On my very first campout as a teenager, I wore loafers in the freezing snow. Learned very quickly that a good hiking boot would have been the ticket to a much more enjoyable trip. Now I know that being prepared is first on the agenda. And part of preparation is doing your research and checking up on reviews of the gear you are considering. When checking out hiking boots, there are 3 things that keep coming up. The 3 big highlights are materials and waterproofing, soles and traction and finally fit and support.
Materials and Waterproofing
While reading this article, you’ll learn about some valuable features in hiking boots, and I’ll give you some recommendations specific to the feature I’m sharing. So lets get started!
A good example of a great waterproof shoe is the Kenetrek. Part of their waterproof magic is that they have no seams all the way down to the tongue of the shoe. Other shoes may have sealed stitching or something specialized to keep the boots dry. But problems come up the minute a needle or hole punctures an area on the boot. This allows water to enter. Even something as simple as a stitched seam can cause weak spots in the boot. That’s why a shoe with no seams like the Kenetrek is so valuable. Basically you want to find shoes with as few seams as you can find.
So we know that waterproofing is important. What’s next? Traction.
Soles and Traction
You can have the best boot in the world, but if you are slipping and falling all the time in extremely tough terrain, you’ll get hurt sooner or later. Carrying lots of weight on long trails can give anyone trouble. Especially in water.
But there are some companies that focus only on the soles and treads of shoes. Vibram is one of these companies. They specialize in soles that work well over slick, wet or icy surfaces. Let me tell you about one shoe that features a Vibram sole.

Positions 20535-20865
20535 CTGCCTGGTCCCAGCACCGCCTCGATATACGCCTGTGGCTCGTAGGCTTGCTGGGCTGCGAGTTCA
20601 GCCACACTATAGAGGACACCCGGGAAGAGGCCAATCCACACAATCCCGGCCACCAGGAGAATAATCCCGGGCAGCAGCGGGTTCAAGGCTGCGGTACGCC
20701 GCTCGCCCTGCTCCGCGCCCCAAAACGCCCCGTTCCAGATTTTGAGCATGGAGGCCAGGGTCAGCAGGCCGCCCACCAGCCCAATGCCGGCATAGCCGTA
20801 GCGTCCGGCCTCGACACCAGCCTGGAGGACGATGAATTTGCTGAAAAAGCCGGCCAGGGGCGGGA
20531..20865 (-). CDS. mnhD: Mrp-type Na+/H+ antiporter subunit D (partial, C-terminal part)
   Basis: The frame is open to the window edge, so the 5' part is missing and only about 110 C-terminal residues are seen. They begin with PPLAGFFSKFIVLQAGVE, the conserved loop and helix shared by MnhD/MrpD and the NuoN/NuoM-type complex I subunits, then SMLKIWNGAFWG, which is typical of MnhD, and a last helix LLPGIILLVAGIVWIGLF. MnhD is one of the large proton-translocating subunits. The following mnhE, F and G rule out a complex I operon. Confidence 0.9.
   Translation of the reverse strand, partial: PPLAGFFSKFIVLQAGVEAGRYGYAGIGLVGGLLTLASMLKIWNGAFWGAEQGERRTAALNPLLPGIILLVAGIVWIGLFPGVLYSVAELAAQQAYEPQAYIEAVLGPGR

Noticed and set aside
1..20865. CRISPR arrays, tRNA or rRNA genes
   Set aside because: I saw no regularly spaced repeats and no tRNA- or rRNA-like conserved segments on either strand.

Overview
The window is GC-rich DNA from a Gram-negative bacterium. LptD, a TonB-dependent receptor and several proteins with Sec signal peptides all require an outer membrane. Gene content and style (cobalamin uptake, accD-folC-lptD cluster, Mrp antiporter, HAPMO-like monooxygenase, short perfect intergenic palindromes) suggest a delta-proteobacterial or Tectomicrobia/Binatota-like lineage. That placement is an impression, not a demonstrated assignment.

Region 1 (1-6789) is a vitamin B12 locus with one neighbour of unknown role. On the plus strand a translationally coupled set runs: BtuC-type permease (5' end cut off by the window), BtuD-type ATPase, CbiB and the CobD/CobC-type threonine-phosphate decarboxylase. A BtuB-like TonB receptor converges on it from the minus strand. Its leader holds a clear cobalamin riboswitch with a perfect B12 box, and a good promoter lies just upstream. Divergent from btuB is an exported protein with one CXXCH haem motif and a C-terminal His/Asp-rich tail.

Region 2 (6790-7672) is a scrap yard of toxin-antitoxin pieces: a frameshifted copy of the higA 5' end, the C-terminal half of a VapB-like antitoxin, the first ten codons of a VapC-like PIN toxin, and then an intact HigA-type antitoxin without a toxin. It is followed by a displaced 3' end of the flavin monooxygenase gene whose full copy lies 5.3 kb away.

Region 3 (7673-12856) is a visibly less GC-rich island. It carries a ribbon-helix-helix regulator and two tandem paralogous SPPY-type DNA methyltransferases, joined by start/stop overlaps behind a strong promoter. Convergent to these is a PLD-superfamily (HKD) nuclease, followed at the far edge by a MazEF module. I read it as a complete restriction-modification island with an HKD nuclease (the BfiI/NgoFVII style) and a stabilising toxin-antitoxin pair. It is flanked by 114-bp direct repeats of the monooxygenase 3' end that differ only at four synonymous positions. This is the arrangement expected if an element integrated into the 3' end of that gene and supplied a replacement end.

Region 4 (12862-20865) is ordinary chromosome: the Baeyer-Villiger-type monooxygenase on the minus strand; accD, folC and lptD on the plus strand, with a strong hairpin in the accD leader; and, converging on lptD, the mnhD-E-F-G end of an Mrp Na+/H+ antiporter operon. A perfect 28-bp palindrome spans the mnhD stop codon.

Vibram has developed a sole just for wet surfaces. It’s called the Idrogrip. And there’s one hiking boot that features Idrogrip. Its the Simms G4 Guide Boot. These things have very deep treads that grip on mud and rocks. The G4′s have Nubuck leather uppers too.
Ok, we have waterproofing and traction figured out. But what if your hiking boot doesn’t fit well? Then you can end up with blisters and foot issues. So lets talk about support and fit.
Support and Fit
A good boot when it properly fits is snug, but not too wide. Your boot needs to support your ankles and soles without producing blisters, even in the toughest terrain. A great example of a very good fitting hiking boot is the Keen Voyageur.
Specifically, backpackers love the roomy toe box which keeps your toenails in the right place. You can go for 15 miles treks for days and they stay very comfortable and roomy. Some hikers say that they stay cooler than Gore-Tex boots. They even look so good that hikers wear them as normal day shoes and also wear them to the gym.
Well there you have it. If you are looking for reviews on hiking boots you’ll probably find these three features over and over again. Waterproofing, Size and fit and soles and traction. Each feature alone is very important, but together they really make a great hiking boot. Go pay a visit this week to your local outdoor store. See if they will help you test out a pair with the Vibram Idrogrip. You’ll be amazed at the different places they can take you.